Why did CBI not even chargesheet Shahabuddin in the Chandrashekhar murder case, given the fact that the shooters were known to be Shahabuddin’s goons? AISA demands that the CBI reopen the case, in order to investigate and nail the political conspiracy behind the murder of Comrade Chandu. On March 31st this year, AISA will be holding nation-wide protests with this demand.

To remember Chandu is to do more than pay tribute. It is to say that the struggle continues, both in our campuses and beyond.

Links to articles/ related to this:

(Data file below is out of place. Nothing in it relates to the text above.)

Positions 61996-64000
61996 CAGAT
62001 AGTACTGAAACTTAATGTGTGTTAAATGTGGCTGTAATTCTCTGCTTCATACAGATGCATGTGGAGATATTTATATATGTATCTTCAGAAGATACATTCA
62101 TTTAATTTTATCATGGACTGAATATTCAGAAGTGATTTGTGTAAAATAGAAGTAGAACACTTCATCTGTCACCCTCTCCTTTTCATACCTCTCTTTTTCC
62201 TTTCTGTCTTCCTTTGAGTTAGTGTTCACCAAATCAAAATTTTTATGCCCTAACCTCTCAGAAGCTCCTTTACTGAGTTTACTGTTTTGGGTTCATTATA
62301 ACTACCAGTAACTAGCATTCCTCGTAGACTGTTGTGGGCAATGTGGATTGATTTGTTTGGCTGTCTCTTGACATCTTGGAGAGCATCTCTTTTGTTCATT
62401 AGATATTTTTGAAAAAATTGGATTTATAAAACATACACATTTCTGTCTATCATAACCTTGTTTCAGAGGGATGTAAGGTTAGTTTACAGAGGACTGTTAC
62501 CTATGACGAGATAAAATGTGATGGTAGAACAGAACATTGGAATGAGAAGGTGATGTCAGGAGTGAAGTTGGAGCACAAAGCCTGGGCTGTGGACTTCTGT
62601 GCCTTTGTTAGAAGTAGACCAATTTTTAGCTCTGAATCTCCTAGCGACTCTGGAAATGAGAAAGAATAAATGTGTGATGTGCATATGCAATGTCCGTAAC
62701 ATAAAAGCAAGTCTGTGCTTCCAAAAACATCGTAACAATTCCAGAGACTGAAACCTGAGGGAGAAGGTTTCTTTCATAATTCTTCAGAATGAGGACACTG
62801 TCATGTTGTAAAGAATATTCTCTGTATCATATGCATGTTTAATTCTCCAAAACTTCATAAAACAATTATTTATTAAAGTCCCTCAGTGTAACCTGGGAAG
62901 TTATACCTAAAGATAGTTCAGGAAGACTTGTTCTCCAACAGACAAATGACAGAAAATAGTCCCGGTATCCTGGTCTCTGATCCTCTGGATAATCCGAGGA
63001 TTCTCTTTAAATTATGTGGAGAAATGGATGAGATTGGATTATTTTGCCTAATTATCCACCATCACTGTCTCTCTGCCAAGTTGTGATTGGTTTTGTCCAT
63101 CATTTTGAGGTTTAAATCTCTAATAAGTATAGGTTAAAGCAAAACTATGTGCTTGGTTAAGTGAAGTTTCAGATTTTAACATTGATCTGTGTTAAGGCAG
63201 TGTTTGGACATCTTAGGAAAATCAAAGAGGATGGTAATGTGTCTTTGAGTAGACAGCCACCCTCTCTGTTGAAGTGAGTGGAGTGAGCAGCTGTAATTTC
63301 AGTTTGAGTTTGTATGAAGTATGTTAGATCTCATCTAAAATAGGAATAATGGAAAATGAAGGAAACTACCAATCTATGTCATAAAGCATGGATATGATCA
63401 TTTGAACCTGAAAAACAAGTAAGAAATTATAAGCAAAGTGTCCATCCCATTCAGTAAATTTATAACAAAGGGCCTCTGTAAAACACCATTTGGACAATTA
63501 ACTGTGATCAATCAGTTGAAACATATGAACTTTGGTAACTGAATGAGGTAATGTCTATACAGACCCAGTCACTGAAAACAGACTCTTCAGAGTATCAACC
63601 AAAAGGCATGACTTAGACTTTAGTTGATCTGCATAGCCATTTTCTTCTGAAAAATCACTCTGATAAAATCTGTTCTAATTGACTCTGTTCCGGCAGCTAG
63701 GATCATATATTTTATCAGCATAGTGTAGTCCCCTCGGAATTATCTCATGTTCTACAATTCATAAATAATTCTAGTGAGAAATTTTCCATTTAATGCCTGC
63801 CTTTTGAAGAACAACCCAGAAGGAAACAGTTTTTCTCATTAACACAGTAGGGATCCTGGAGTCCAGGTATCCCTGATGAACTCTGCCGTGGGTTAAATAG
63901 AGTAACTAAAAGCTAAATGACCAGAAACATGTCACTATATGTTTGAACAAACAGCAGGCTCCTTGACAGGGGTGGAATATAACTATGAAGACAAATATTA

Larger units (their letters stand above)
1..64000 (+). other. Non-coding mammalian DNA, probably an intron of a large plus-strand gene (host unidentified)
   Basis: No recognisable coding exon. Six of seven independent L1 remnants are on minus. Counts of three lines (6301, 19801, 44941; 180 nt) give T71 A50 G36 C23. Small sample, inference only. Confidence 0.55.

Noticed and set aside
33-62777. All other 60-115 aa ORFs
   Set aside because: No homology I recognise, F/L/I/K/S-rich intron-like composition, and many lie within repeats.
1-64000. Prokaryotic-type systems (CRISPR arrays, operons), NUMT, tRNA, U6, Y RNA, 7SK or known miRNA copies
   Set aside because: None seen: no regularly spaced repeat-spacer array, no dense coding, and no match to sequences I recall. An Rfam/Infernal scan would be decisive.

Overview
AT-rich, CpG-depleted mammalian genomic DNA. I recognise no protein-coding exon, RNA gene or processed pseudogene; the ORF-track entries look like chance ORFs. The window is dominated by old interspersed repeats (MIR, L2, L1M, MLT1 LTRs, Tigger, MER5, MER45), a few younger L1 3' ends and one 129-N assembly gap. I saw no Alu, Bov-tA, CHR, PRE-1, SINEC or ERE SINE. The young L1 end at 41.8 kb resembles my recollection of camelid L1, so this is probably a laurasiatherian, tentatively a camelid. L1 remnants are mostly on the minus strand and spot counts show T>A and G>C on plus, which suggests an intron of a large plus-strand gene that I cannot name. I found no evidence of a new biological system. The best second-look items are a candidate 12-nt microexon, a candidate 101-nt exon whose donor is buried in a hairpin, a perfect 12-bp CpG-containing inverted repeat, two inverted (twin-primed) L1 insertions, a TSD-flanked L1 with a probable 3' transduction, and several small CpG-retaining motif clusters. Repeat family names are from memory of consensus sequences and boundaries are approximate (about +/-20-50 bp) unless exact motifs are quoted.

http://www.thehindu.com/todays-paper/tp-national/article3221853.ece


http://www.news4education.com/artdetail.php?nid=4581&cid=7

http://www.pratirodh.com/people-s-struggle-news/371/chandrashekhar-killing-strict-punishment-demanded.html

Bhagat Singh and his relevance today!!

Source: Wikipedia

Know then your braves,
For you the feeble they fight unto their deaths;
They lie down hacked to pieces
on the battlefield they never deserted.
Is it the romance you yearn for?
Then come unto me,

Come holding your head upon your palm… ( A Punjabi poem sung in the memory of Bhagat Singh)